I suspect Trump’s “Executive Order on Promoting Beautiful Federal Civic Architecture” will be rescinded (as will his “Executive Order on Building and Rebuilding Monuments to American Heroes”), allowing most architects to return to creating Modernist embassies, courthouses, and the like. A minority will continue focusing on classical and traditional styles, while others will split the difference. In the meantime, politics will continue eating away at both isms, leaving the profession no better tomorrow than it is today. 

Permit me, then, to propose other styles to emulate for federal and every other building type, better lodestars to follow, more robust models to consider.

Eero Saarinen’s 1962 TWA Flight Center evokes a bird about to take flight. It’s a perfect simile for an airport terminal, easily read and understood, and widely appreciated by the public. The shells of the Sydney Opera House by Jørn Utzon recall the sails of tall ships that once plied the building’s harbor to bring settlers and their music to the Land Down Under. Fariborz Sahba’s Baha’i Lotus Temple is shaped like its namesake flower. Le Corbusier’s Ronchamp chapel is recognized as a nun’s hat. The public cherishes these overtly metaphorical buildings.


Metaphoric architecture (left to right): TWA Flight Center, Sidney Opera House, Ronchamp Cathedral


Another architectural style that charms through analogy begins with the words “Toleration and liberty.” Frank Lloyd Wright called them “the foundations of a great republic.” I can think of no better sentiment to express in federal buildings. Wright felt that “Without an architecture of our own we have no soul of our own civilization.” Thumbs up to that. To his “Maybe we can show government how to operate better as a result of better architecture,” I give him two thumbs and a heart emoji. Our nation’s only major indigenous architectural style is Wright’s Prairie School. I propose that it is a better premise to build upon than German werkbunds or Egyptian columns making their way from Greece to Rome to the École des Beaux-Arts to Richmond, Virginia.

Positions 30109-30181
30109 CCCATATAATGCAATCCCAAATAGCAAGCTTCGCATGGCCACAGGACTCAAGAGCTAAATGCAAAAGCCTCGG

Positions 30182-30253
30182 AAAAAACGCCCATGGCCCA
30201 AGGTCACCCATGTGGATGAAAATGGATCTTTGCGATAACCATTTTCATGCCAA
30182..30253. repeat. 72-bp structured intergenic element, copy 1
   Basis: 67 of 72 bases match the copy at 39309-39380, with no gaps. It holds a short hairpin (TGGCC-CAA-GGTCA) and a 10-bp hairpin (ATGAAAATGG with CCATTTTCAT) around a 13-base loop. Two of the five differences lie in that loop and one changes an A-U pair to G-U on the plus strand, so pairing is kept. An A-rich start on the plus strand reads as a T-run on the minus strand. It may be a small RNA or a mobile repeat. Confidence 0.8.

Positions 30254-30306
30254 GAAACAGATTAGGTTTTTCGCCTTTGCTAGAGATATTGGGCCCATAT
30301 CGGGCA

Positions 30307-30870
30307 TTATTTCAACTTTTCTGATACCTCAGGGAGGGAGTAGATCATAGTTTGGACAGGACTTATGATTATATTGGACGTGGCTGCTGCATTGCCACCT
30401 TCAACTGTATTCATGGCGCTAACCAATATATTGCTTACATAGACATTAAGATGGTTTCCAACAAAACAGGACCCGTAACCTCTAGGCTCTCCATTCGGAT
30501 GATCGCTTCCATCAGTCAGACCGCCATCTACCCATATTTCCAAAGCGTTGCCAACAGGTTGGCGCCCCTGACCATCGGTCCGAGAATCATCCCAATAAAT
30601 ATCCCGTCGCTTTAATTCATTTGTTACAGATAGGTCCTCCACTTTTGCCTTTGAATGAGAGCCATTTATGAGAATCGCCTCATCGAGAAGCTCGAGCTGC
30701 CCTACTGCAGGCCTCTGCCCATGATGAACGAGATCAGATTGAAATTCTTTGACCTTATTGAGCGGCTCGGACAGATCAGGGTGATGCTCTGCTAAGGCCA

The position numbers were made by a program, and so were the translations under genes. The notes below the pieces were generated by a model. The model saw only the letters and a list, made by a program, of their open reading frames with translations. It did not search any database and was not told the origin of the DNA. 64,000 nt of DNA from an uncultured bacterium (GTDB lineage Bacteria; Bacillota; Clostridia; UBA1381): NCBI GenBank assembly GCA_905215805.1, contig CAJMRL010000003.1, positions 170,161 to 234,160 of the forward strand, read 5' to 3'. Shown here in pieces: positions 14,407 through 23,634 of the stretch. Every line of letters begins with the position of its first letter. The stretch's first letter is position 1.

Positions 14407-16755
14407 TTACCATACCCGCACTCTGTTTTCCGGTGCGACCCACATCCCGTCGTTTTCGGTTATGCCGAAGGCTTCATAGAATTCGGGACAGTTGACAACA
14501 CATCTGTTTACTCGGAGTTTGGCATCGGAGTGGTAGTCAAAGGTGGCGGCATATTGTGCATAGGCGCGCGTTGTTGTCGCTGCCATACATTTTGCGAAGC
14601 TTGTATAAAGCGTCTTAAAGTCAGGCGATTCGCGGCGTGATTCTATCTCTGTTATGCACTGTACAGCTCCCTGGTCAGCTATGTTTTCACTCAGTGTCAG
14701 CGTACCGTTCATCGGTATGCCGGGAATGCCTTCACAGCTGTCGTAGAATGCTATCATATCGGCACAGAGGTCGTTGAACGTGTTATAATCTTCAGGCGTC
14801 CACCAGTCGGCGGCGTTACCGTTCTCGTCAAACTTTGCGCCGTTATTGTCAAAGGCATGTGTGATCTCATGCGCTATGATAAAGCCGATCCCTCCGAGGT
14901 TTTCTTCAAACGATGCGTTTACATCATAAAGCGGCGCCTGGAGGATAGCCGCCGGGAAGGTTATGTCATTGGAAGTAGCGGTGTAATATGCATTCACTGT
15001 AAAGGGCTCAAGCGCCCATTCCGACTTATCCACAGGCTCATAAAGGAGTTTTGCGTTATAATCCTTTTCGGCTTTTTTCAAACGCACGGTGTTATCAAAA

Where have you gone, Taliesin West, after 80 years teaching a shrinking pool of faithful? Frank and his architecture school have gone away, but Wright’s Usonian tenets remain. Within overhanging eaves and horizontal lines, buildings of the earth not on it are opportunities for an American architecture devoid of classical orders and all-glass, brutal, or deconstructed boxes.

Architecture is in desperate need of a style that honestly communicates its intent, buildings that speak for themselves rather than have words put in their mouths. Metaphorical architecture, buildings composed of evocative forms and meaningfully symbolic decoration, offer a way forward.

Recent events have shaken Classicism off its foundation. Modernism has been crumbling for decades. A Biden executive order banning both styles might do the world a world of good. Edward Abbey, an author whose writing helped spawn the environmentalist movement, once wrote, “Society is like a stew. If you don’t stir it up every once in a while, a layer of scum floats to the top.”

What a great metaphor for architecture.

All images by the author.





Get smart and engaging news and commentary from architecture and design’s leading minds.

Donate to CommonEdge.org, a Not-For-Profit website dedicated to reconnecting architecture and design to the public.